Skin replacements and substitutes in wound management

Skin replacements and substitutes (see image at right: Apligraf by Organogenesis, Inc.) compete in the severe burn, venous leg ulcer, and the diabetic foot ulcer markets where their high cost is offset by their ability to save lives and/or preserve limbs from amputation. These products have taken some time to demonstrate clinical effectiveness and to be approved for use to heal wounds more quickly than alternative treatments. In addition, these products are still significantly more expensive than alternative therapies, and publicly funded health care organizations around the world have sometimes found it difficult to absorb these costs despite strong cost-effectiveness claims. It is highly likely that products will take some time to reach high acceptance levels. The move towards cost effectiveness procurement practice is likely to increase uptake of these products as they move purchasers away from decisions based on unit product cost towards outcomes assessments and data. In addition, manufacturers are developing alternative manufacturing and lower-cost product designs that should enhance the cost-effectiveness of these products over the next few years.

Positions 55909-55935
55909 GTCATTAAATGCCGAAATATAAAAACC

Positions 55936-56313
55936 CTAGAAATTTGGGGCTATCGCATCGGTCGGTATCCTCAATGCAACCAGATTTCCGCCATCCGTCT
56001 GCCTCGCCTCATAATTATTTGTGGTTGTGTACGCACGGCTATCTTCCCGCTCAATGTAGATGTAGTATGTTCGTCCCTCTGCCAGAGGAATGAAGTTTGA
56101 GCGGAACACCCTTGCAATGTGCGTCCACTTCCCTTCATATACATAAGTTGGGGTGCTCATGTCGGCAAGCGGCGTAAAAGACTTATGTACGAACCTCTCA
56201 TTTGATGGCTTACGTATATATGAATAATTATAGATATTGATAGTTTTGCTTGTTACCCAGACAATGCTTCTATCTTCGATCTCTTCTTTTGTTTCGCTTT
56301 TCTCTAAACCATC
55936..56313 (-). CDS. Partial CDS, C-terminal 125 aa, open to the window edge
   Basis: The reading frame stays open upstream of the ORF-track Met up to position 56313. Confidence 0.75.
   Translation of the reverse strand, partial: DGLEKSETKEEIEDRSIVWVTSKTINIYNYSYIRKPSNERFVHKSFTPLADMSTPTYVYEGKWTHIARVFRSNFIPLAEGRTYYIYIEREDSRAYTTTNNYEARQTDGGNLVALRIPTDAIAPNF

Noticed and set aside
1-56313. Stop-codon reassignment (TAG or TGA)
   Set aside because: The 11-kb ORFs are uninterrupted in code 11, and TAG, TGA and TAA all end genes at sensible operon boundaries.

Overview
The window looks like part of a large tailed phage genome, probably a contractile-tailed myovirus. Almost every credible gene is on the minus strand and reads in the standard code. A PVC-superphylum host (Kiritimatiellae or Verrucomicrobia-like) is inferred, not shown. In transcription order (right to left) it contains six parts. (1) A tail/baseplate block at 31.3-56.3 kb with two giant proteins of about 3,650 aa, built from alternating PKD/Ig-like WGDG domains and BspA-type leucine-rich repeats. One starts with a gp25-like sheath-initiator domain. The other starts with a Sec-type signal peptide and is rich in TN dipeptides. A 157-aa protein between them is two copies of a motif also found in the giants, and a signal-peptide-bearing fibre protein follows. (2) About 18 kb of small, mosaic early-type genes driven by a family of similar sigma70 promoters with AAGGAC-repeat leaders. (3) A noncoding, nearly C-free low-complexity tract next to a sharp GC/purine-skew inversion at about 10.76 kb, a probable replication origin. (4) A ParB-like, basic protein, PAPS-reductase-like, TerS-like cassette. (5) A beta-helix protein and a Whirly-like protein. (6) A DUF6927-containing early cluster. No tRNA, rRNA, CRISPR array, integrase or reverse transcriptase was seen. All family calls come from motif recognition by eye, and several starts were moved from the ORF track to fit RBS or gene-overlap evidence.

The tissue engineering market has reached a point of growth inflexion, enforced by a downturn in biotechnology small-cap investment, and rationalization of tissue engineering programs by large cap medical devices and pharmacological organizations. This is strongly demonstrated by the wound management tissue-engineering field. Some companies like Novartis have recognized that existing product formats and cost structures are inappropriate for the wound management customers. As a result, the partnership between Novartis and Organogenesis dissolved at a point where sales seemed to be growing rapidly. Smith & Nephew took longer to receive approval for the Dermagraft product and limited their losses by divesting.

Globally, the market for tissue engineered skin repair and replacement is a $679 million market, with the majority of the market concentrated in the U.S. and Europe, but annual sales growth in Asia/Pacific and in RoW is in excess of 20% and 15%, respectively.

Tissue engineered skin, integumentary and plastic surgery products are detailed in MedMarket Diligence Report #S247, "Worldwide Wound Management" and Report #S520, "Tissue Engineering, Cell Therapy and Transplantation".

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